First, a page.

top of page
  • Writer's pictureJenny Rozelle, Host of Legal Tea

Celebrity Estate Planning - James Brown - Episode 71

Hey there, Legal Tea Listeners! This is your host, Jenny Rozelle. Today, we’re on the “estate planning of the rich and famous” topic and for today’s episode, we’re going to dive into what happened estate-wise following the passing of one of the greatest musicians that has ever walked this planet – the Godfather of Soul, James Brown! As I mentioned at the end of my last episode, what transpired estate-wise following James’ passing, does not make him the Godfather of Estate Planning. What is crazy is that he DID do documents, which is more than a lot of celebrities can say at least – but what did happen estate-wise was a lot. Just a lot of drama and craziness, so before we dive into said drama and craziness, we should talk a little about James as a person … I think that always helps not only to give some background of the person, but also to get familiar with who was near-and-dear to James, you know?

Well, for starters, according to’s website, James was born on May 3, 1933. He sure had a humble beginning – the website shares, “Growing up in abject poverty during the Great Depression, a young Brown worked whatever odd jobs he could find for literal pennies. He danced for the soldiers at nearby Fort Gordon, picked cotton, washed cars, and shined shoes.”

According to, after getting in some trouble, he spent some time in jail and he ended up meeting a gentleman by the name of Bobby Byrd, who was an aspiring R&B singer. After they were both released, Bobby Byrd found James and invited James to join his R&B vocal group called The Gospel Starlighters in 1955. The Gospel Starlighters ended up renaming their group to the Famous Flames and started to perform at several nightclubs in Georgia. The group ended up connecting with a talent scout, and before they knew it, they had a song (called “Please, Please, Please”) that hit the Number 6 spot on the R&B charts. Soon after, the Famous Flames took to the road and became opening acts for B.B. King and Ray Charles. After some time on the road, the group … started to slow down and ended up fizzling out a bit.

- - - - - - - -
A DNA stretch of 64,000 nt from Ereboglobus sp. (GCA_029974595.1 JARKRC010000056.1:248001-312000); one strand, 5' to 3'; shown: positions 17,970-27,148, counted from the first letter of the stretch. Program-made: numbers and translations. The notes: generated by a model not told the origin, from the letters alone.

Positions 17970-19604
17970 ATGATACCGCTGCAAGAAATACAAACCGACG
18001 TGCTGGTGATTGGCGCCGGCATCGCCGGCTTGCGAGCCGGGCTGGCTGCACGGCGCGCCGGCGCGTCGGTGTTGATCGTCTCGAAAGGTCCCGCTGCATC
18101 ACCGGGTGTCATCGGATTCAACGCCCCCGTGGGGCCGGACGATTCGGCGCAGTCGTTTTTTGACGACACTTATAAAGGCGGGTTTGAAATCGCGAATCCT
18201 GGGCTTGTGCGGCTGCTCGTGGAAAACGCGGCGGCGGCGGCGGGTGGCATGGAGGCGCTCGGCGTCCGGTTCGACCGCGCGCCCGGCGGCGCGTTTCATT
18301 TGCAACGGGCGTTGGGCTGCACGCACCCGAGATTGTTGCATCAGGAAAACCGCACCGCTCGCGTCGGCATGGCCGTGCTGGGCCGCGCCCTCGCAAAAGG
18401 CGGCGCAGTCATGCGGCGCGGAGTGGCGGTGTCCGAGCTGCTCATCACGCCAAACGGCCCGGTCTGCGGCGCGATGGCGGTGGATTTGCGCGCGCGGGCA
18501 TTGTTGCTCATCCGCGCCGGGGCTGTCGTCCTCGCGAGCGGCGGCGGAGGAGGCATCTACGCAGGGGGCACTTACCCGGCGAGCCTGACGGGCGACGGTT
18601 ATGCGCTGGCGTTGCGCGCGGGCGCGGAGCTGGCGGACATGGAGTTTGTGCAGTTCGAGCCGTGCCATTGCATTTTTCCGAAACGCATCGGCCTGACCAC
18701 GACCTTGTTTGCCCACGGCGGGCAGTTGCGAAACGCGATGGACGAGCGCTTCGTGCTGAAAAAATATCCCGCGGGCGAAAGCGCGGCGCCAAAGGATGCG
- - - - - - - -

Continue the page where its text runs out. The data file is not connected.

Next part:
Still ccording to, he moved to New York in 1958. He started working with some different musicians and artists, but still under the Flames name. Together, they put together and recorded a song called “Try Me” which skyrocketed to Number 1 in the R&B charts. It’s said to have kick-started James’ individual music career. Thereafter, he boomed – so big that he was well-known in the music space to be a very hard-working man; often having tour spots five or six nights every week. Through the 50s and 60s, James was a powerhouse, to say the least, but things started to slow down in the late 70s. However, he made a comeback in the 80s … that is, until the late 80s. He did get back into music for a bit – and even according to his Wikipedia page, he performed at the 1997 Super Bowl halftime show. He would have been like 62 at that time! And heck, even in 2004, he opened up a show for the Red Hot Chili Peppers in London -- at like 70ish years old then. Good for him!

According to, personally-speaking, James had been married four times over his life and ended up having six kiddos. He was married to a lady named Velma Warren from 1953-1969, to Deidre Jenkins from 1970-1981, to Adrienne Rogriguez from 1984-1996, and Tomi Rae Hynie from 2002-2004. And according to his Wikipedia page, he had, and I’m not kidding his Wikipedia page says this, “9, possibly 13 children.” So, as his Wikipedia page explains, he had nine children that he “acknowledged.” So, the nine he “acknowledged” are: Teddy (who actually passed away before him in 1973), Terry, Larry, Daryl, James, Jr. (those were all his sons), as well as Lisa, Dr. Yamma Brown, Deanna, and Venisha (who passed away in 2018). So, this whole “who are James’ kids” thing definitely came to be an issue after James passed away, so let’s segway over to that…